This puppeteer's creation may haunt you long after the film's end credits roll.
The indie thriller “Possum” won’t spark a new horror franchise.
Nor will the movie, on home video Feb. 12, be embraced by the masses. It’s too quirky, slow moving and unconventional.
All by design, to be clear.
It’s still a chilling experience capped by an emotionally explosive finale.
Veteran actor Sean Harris (“Mission: Impossible – Fallout”) overacts in a way that some horror films demand in “Possum.” He plays Philip, a distraught puppeteer traveling to his old stomping grounds. He reunites with Maurice (Alun Armstrong), a grubby man living in the even grubbier home where Philip once lived.
And still owns, let’s be clear.
Their connection, initially, is murky. What’s obvious is the tension on Philip’s face and the sourness behind Maurice’s every syllable. The former appears to be dying inside. As for Maurice, he’s too busy luxuriating in every drag of his cigarette to care.
Philip isn’t technically alone, though. He’s brought his caramel leather satchel with him. Inside lurks Possum, a hideous spider puppet he keeps trying to destroy … with little luck.
FAST FACT: Matthew Holness praises modern horror directors like James Wan (“The Conjuring”) but found inspiration for “Possum” from German Expressionist horror films.
The plot is hardly the main attraction in “Possum.” Writer/director Matthew Holness, a veteran comic actor, brings so much texture to the film it almost upends it. The music. The decrepit home Philip visits. The look on the puppeteer’s face in every closeup.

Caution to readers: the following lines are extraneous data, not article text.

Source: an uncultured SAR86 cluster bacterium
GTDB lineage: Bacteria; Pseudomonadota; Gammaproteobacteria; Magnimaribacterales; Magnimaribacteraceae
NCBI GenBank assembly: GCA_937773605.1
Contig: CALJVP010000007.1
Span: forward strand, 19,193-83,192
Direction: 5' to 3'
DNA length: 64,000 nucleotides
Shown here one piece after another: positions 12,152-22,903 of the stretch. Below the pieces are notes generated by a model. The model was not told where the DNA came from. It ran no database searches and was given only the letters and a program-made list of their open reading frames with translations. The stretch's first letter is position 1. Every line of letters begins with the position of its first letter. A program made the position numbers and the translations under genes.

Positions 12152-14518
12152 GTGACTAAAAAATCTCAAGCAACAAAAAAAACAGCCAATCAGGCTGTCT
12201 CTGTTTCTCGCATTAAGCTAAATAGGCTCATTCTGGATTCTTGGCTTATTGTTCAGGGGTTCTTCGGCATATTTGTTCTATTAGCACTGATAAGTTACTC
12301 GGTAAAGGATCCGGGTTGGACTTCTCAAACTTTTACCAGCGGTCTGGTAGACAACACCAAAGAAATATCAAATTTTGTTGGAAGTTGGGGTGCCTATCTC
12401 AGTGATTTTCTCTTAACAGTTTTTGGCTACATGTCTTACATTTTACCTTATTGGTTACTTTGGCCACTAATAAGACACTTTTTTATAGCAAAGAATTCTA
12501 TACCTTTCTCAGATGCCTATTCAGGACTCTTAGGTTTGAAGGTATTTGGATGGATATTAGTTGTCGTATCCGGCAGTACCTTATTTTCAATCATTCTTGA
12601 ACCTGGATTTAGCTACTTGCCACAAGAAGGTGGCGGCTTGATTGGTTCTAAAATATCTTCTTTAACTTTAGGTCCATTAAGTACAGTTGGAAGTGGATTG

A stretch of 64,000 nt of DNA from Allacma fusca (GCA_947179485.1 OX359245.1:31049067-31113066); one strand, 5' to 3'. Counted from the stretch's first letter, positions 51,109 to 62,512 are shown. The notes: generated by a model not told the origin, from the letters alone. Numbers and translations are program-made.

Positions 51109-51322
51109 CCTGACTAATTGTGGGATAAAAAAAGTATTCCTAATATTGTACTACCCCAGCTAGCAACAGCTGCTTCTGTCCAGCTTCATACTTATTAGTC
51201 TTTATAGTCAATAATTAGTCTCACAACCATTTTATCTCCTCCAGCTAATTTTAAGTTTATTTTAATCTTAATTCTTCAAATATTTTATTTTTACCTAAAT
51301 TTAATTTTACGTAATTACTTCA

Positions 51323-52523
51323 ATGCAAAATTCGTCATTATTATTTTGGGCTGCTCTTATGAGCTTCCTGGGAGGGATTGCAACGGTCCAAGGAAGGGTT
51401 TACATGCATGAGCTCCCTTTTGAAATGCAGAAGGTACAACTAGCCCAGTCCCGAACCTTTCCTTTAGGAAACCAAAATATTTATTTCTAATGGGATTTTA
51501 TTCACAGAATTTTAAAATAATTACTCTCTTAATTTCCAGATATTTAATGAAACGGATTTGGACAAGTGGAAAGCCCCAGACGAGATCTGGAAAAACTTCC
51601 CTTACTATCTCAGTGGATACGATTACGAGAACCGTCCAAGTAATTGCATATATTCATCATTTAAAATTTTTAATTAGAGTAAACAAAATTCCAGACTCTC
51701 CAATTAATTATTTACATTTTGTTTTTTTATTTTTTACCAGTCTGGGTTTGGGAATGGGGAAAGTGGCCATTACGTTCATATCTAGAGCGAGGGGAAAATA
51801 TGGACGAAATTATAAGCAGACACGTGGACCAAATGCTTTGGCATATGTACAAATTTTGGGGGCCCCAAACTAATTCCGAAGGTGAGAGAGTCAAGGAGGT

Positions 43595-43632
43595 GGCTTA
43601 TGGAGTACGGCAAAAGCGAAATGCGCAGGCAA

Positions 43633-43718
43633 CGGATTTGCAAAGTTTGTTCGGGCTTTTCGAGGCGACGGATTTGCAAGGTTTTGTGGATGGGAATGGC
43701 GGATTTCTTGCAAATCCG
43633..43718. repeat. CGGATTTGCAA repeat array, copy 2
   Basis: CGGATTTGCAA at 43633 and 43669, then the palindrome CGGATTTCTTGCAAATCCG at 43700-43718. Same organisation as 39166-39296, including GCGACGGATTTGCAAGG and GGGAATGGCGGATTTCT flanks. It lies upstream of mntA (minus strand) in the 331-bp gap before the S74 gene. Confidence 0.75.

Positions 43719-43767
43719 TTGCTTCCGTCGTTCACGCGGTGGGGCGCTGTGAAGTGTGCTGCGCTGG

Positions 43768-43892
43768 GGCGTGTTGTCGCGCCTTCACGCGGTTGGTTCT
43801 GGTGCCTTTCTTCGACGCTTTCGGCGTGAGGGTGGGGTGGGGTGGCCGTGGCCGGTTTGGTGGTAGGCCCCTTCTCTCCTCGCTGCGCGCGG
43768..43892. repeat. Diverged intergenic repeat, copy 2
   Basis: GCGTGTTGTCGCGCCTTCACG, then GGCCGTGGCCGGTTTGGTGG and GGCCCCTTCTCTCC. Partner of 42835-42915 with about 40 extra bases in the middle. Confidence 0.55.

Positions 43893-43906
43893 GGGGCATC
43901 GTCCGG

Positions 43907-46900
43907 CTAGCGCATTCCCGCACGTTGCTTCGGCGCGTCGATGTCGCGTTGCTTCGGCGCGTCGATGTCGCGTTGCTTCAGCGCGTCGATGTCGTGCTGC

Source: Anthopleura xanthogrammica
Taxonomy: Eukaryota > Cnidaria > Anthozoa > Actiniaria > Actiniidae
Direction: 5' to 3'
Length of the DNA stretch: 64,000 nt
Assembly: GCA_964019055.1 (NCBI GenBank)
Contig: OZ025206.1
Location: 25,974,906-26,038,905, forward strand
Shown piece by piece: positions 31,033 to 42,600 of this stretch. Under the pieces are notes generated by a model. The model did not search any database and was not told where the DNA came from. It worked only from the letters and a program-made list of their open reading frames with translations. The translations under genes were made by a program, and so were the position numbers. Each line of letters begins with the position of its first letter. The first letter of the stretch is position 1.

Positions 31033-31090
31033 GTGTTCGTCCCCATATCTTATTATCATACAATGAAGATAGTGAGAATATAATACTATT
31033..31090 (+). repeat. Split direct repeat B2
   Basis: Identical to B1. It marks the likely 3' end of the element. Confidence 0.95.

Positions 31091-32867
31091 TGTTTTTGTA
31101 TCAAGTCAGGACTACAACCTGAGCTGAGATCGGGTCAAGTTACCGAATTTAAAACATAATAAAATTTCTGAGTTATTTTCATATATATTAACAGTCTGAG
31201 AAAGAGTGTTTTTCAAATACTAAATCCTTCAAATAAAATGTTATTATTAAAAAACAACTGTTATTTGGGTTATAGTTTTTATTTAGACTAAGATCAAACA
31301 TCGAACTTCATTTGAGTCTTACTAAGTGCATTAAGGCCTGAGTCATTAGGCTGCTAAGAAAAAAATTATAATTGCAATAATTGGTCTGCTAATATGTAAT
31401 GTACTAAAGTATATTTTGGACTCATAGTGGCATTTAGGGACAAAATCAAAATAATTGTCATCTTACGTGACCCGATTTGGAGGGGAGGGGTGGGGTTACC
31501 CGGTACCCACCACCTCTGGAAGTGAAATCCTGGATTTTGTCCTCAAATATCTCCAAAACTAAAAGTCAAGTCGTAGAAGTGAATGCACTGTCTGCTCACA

Just the way Harris carries the satchel is unnerving. It doesn’t dangle by his side. He carries it with purpose, as if something could break free in it at any moment.
It’s a horror fan’s delight, at least for a while. The story couldn’t be much thinner. Nor could the central mystery holding things together.
— Dark Sky Films (@darkskyfilms) January 31, 2019
A dozen questions pile up like papers in a billionaire’s “in” box. What is Philip running from? Could he be responsible for the missing teen mentioned on the news? Why is the bond between Philip and Maurice so ice cold?
Be patient. You have to be, while Holness trots out every unsettling visual he can uncork. He even finds his inner “Babadook,” using a children’s rhyme to make Possum’s back story even creepier.
It’s hard to believe that’s possible once you eyeball that puppet.
It all adds up to a fiendish experience, but one that sputters in the second half. It’s a good thing Armstrong is so perfectly revolting. He’s a father figure sans empathy, a monster lurking under his dirt-encrusted skin. He’s scarier than Possum, and that spider puppet is sickening to behold.
The film’s tone is set early by The Radiophonic Workshop, the outfit that makes music for the BBC’s “Doctor Who.” The score is disturbing and euphoric, skittish and cold. In short, it’s darn near perfect for the material in play.
The flaws in “Possum” suggest a horror auteur still sharpening his vision. Who wouldn’t want to see what Holness has planned for us next?
HiT or Miss: “Possum” isn’t for everyone, especially those addicted to horror movie “kills” and other genre conventions. It’s still as creepy as any film you’ll see this year … or next.